The carrier's first Boeing 787 (delivered on 30-Jun-2013) will commence operating on long-haul routes from mid-August, after flying in the European network in July, and the second from Sep-2013. It has deployed its first 787, leased from ILFC, on a one-off basis on routes from Oslo including Alicante and Malaga.
It expects the long-haul operation to achieve an efficient scale in 2014, but to be cash-positive from 2013. According to Norwegian’s projections, long-haul should grow to account for 4% of departures, 8% of passenger and 46% of ASKs in 2015, when the long-haul fleet will rise to eight aircraft.
Norwegian’s long-haul CASK target is NOK0.30-0.35 by 2015/2016, with a significant reduction from 2Q2013 to 3Q2013. Part of its strategy to lower long-haul unit costs is to base aircraft and crew locally in its long-haul destinations and a US base is now planned, in addition to a Bangkok base. It is also likely that it plans to add longer sectors in order to lower CASK.
Norwegian Air Shuttle long-haul traffic and operating projections: 2013 to 2015
Norwegian Air Shuttle long-haul annual departures and CASK projections: 2013 to 2015
The long-haul model brings new challenges and teething problems
In previous reports, CAPA has highlighted some of the challenges Norwegian might face in managing its long-haul expansion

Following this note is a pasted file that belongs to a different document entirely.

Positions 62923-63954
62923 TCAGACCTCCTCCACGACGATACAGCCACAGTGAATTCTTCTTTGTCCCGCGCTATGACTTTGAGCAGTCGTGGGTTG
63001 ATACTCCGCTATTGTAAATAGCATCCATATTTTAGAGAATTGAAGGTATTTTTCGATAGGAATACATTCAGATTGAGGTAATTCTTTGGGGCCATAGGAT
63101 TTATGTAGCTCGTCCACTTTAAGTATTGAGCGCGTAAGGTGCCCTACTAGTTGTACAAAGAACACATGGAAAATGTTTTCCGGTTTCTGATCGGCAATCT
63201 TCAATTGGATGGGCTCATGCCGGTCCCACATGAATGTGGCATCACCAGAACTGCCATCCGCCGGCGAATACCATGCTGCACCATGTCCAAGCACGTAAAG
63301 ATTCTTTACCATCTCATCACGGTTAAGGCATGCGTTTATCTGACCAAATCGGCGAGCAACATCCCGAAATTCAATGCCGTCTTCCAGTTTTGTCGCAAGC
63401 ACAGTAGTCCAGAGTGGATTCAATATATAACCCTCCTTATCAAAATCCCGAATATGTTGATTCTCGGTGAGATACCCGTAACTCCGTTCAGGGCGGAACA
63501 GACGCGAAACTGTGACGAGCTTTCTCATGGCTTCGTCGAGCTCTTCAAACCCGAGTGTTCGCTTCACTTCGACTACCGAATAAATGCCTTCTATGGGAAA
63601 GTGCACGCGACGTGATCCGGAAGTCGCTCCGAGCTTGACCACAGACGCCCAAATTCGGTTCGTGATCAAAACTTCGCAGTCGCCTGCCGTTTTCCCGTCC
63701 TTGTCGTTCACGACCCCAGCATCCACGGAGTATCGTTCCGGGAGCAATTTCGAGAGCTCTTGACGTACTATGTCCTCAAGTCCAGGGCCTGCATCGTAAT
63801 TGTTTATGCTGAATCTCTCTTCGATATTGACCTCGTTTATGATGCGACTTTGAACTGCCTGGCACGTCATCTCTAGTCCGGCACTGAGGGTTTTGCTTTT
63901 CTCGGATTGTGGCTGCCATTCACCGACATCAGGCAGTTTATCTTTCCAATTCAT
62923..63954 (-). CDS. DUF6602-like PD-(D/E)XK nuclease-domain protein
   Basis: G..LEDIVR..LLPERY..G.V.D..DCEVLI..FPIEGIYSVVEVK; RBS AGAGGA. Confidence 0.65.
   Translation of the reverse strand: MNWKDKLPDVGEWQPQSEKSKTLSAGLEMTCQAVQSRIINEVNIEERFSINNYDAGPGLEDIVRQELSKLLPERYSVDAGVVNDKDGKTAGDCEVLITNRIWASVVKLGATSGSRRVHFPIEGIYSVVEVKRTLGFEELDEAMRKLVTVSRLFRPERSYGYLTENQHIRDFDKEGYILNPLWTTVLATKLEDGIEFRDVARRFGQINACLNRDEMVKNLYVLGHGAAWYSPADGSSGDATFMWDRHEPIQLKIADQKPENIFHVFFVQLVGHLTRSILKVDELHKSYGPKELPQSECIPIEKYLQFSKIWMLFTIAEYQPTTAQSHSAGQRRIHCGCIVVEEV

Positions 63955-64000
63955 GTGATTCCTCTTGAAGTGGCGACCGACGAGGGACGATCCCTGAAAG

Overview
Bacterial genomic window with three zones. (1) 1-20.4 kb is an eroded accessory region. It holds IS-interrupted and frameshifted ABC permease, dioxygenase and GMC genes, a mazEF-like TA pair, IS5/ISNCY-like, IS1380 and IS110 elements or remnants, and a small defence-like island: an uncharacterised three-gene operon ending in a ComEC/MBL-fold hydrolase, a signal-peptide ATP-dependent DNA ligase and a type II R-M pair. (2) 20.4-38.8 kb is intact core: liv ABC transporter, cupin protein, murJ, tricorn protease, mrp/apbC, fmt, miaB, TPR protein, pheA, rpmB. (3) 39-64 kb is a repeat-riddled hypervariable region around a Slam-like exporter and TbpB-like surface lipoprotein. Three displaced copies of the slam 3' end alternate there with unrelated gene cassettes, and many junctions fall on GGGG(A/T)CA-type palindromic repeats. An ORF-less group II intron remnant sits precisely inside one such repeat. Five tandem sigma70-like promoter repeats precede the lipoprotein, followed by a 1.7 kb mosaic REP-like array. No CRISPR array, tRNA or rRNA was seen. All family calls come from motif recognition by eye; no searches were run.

See reported reports:
- Norwegian Air Shuttle: at a critical turning point
- Norwegian improves its 1Q2013 results, but widebody profits may be one for the long-haul
While it is very early days, it seems that Norwegian has already experienced some teething problems in adapting its low-cost model to long-haul flying.
After receiving criticism of its policy requiring passengers to pay for water on board, it now plans to offer free water on long-haul (The Local/Air Journal, 21-Jun-2013). Some of the airline’s long-haul passengers were reportedly refused water, food and blankets after only having cash or the wrong credit cards with them.
It will now also accept cash payments on board long-haul services, but will still only accept credit cards on short/medium-haul services. Although a relatively minor matter, it illustrates the difference in service levels expected by long-haul passengers and the challenges in preventing unnecessary cost and complexity from permeating the business model. But these teething problems are small by many standards.